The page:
Journal of the American Chemical Society

attached to a 400-channel analyzer. The 1 2 3 1 activity was determined by measuring the area under the y peak at 159 keV. This method was used to distinguish the 1 2 3 1 activity from any 12sXe, 1241, and 1251 formed. If enriched 122Te had been used as the target these impurities would be minimal (ref 2 and 3). (IO) H. 0. Denschlag, N. Henzel, and G. Herrmann, Radiochim. Acra, 1, 172 (1963). (1 1) Y. Paiss and S.Amiel, J . Amer. Chem. Soc., 86,233 (1964).

/ 92:2 January 28, I970


directly by nuclear recoil. T o produce the iodine-123, it is not necessary for carrier iodine to be present to produce the species; only the small amount of xenon-123 needs to be added. Studies are currently being undertaken t o investigate the charge and excitation of the labeling species. It is also seen that this reactive iodine species will label compounds of biological interest under carrierfree conditions. With enriched tellurium-122 as the target material, it is anticipated that millicurie quantities of labeled compounds can be prepared,12 using the generator-produced species as the iodinating agent. Acknowledgments. The author thanks Dr. P. Gaspar and Dr. M. M. Ter-Pogossian for many helpful discussions, and Mrs. J. F. Lifton and the staff of the 54in. cyclotron for their assistance. (12) Sodd (ref 3) estimates 1231 yields of ~ 1 0 pCi/pA 0 h r ; therefore, with a 5-pA beam irradiating tolsaturation in xenon-123 it should be possible to prepare -2 mCi of 1*3I,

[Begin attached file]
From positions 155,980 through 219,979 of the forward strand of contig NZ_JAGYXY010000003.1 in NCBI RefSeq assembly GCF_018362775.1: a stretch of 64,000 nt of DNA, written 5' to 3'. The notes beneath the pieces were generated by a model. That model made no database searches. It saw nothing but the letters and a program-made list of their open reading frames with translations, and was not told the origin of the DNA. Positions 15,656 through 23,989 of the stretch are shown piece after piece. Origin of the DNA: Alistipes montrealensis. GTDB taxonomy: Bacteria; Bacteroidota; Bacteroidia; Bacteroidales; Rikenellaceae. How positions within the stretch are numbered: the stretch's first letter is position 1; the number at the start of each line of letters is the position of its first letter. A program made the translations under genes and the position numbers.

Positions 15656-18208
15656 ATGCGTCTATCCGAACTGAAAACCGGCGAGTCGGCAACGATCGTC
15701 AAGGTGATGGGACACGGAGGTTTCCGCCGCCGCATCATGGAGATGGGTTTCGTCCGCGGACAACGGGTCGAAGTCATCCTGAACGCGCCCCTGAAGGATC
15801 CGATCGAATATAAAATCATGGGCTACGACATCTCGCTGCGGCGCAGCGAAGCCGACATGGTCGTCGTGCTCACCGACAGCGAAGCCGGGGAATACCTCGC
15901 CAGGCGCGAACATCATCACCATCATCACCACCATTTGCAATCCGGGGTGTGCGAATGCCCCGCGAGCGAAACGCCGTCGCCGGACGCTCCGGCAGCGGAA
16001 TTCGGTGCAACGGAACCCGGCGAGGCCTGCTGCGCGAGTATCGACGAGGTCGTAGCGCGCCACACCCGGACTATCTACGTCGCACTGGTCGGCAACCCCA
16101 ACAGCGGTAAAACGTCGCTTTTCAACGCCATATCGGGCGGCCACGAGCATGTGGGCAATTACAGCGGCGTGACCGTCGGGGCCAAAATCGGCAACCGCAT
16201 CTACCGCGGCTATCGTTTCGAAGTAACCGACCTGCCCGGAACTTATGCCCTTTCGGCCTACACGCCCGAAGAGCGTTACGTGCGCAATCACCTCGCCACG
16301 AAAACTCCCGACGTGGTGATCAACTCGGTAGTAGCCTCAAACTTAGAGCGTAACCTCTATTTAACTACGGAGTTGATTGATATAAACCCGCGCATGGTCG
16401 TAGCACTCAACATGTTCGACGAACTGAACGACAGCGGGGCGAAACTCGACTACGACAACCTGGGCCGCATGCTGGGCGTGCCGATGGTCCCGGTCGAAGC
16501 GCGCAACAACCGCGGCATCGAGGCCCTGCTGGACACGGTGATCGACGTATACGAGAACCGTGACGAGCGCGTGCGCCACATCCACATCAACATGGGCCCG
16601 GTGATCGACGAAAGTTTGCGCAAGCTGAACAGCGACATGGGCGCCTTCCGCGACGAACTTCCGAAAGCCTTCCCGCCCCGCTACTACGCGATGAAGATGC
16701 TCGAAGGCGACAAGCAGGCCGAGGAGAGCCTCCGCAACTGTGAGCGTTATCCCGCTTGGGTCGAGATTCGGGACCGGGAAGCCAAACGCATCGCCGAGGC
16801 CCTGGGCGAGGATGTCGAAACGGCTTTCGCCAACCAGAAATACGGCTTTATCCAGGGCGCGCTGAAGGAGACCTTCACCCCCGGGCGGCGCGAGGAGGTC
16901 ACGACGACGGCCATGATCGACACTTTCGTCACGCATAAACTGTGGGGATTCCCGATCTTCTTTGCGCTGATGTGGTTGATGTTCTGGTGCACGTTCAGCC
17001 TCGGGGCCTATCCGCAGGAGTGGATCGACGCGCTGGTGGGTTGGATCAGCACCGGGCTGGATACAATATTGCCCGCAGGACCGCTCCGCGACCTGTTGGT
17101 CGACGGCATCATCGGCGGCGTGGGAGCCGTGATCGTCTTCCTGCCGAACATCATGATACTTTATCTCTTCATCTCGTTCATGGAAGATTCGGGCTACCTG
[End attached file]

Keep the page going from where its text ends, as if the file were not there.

Michael J. Welch The Mallinckrodt Institute of Radiology Washington University School of Medicine St. Louis, Missouri 63110 Received October 6, 1969

The Angular Dependence of @-Fluorine Coupling Constants' Sir : Several quite different proposals have been advanced concerning the origin and the angular dependence of the epr coupling constants of @-fluorinenuclei in free radicals. Strom and Bluhm2 suggested that the coupling